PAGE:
Several Microsoft partners told CRN earlier this week they think Microsoft should have provided more frequent updates about the outages. By not doing so, Microsoft put partners in a tough position with their own customers.
Microsoft is aware of this and Jha offered an apology to those affected. "I want to apologize on behalf of the Office 365 team for the impact and inconvenience this has caused. Email and realtime communications are critical to your business, and my team and I fully recognize our accountability and responsibility as your partner and service provider," he said in the forum post.
Reed Wilson, founder and president of Palmetto Technology Group, a Greenville, S.C.-based Microsoft partner, told CRN he's satisfied with Jha's explanation.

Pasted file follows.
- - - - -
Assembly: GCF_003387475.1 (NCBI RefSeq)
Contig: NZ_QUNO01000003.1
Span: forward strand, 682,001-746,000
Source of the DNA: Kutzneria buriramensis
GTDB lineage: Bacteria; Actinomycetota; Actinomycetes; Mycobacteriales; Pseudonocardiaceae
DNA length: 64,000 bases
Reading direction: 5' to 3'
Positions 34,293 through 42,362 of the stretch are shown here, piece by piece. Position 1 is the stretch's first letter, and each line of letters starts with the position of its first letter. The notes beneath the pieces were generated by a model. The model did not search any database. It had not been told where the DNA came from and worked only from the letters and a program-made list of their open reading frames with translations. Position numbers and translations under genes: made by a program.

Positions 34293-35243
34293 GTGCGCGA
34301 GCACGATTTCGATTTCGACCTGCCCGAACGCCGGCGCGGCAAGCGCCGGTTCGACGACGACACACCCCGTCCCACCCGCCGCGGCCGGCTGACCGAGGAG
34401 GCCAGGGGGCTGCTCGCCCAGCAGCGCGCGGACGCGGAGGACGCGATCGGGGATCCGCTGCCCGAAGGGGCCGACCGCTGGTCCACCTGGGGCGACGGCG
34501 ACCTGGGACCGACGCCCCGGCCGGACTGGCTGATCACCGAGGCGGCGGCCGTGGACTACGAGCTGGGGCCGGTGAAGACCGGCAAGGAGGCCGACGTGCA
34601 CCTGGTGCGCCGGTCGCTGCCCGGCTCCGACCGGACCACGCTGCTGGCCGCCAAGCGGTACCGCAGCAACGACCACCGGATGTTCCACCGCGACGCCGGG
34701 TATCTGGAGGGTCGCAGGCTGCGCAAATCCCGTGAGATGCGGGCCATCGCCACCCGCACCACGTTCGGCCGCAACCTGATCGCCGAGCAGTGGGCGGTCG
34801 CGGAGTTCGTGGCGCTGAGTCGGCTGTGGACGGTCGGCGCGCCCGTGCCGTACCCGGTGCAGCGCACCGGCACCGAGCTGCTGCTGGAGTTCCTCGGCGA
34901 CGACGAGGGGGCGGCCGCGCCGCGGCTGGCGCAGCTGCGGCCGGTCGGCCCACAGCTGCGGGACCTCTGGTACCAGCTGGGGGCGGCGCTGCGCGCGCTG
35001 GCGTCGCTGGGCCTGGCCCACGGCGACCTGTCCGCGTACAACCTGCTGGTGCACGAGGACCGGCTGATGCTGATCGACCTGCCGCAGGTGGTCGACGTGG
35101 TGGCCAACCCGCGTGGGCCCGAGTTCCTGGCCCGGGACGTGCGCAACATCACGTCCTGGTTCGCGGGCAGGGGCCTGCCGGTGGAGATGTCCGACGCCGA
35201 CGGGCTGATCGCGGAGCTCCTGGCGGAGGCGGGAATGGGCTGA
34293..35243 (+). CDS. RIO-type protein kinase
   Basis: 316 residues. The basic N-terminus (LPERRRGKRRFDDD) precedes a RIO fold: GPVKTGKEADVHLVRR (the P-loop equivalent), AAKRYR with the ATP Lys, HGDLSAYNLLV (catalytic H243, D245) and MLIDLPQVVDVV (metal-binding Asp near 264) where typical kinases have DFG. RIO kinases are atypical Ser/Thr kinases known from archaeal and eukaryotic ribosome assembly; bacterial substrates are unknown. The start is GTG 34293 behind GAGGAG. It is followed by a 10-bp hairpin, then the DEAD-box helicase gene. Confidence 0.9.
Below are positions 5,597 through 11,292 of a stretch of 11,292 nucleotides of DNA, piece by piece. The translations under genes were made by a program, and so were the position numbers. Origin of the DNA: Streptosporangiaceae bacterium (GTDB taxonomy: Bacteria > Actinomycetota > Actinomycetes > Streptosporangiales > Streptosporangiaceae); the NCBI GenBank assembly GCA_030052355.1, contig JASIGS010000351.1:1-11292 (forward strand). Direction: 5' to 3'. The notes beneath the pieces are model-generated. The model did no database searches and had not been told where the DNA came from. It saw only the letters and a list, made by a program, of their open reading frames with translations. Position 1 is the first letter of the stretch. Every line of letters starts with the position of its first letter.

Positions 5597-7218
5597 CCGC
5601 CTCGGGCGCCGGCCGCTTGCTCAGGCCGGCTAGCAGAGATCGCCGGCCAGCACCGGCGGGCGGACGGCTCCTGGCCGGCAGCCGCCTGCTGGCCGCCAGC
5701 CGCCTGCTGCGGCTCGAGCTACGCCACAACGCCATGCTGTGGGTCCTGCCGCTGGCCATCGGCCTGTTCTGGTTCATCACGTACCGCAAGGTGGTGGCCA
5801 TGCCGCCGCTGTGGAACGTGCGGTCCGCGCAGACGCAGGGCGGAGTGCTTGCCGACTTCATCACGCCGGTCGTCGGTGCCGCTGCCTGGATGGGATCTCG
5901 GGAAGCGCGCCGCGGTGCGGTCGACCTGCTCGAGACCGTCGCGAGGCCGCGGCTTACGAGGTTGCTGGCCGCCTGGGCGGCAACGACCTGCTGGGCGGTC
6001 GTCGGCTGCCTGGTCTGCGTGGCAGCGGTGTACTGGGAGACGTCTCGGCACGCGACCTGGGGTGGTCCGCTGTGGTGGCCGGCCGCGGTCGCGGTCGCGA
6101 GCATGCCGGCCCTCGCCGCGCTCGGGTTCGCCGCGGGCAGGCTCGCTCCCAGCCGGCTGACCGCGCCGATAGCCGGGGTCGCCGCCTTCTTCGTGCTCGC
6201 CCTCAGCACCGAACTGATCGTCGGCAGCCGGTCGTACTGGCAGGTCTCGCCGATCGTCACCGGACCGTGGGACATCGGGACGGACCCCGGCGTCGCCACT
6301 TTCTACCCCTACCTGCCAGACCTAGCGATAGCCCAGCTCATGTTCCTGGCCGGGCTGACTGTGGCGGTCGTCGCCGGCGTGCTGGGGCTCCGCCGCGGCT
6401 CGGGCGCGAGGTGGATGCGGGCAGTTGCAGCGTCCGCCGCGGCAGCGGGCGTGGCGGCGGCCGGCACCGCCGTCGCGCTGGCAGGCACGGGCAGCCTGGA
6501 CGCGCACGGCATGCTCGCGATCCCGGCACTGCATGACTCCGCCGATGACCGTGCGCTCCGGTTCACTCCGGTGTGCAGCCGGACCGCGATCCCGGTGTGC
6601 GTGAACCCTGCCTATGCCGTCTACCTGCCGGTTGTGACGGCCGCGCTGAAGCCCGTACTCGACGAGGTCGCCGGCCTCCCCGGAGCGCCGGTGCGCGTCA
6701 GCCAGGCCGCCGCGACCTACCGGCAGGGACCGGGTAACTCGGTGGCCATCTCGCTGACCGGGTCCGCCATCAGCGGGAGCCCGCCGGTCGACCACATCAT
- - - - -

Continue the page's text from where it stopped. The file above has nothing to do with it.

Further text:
"It makes sense. My only issue was the communication cadence," Wilson said. "I believe Microsoft is continuing to work on these processes. They know they can do better and are always open to feedback."
Microsoft claims that Office 365 is the fastest-growing business in its history and is now on a $2.5 billion annual sales rate. And for the past couple of years, Office 365 has had a sterling track record for uptime.
Microsoft's service level promises 99.9 percent uptime per quarter, which amounts to just under nine hours of downtime. But during the first calendar quarter, Office 365 saw 99.99 uptime, according to Microsoft.
On the other hand, Microsoft is trying to get more partners selling Office 365, and its response to this week's cloud outages could give pause to ones that are looking at doing so.
The Office 365 outages will no doubt be a topic of discussion at Microsoft's annual Worldwide Partner Conference, being held from July 13-16 in Washington, D.C.
PUBLISHED JUNE 27, 2014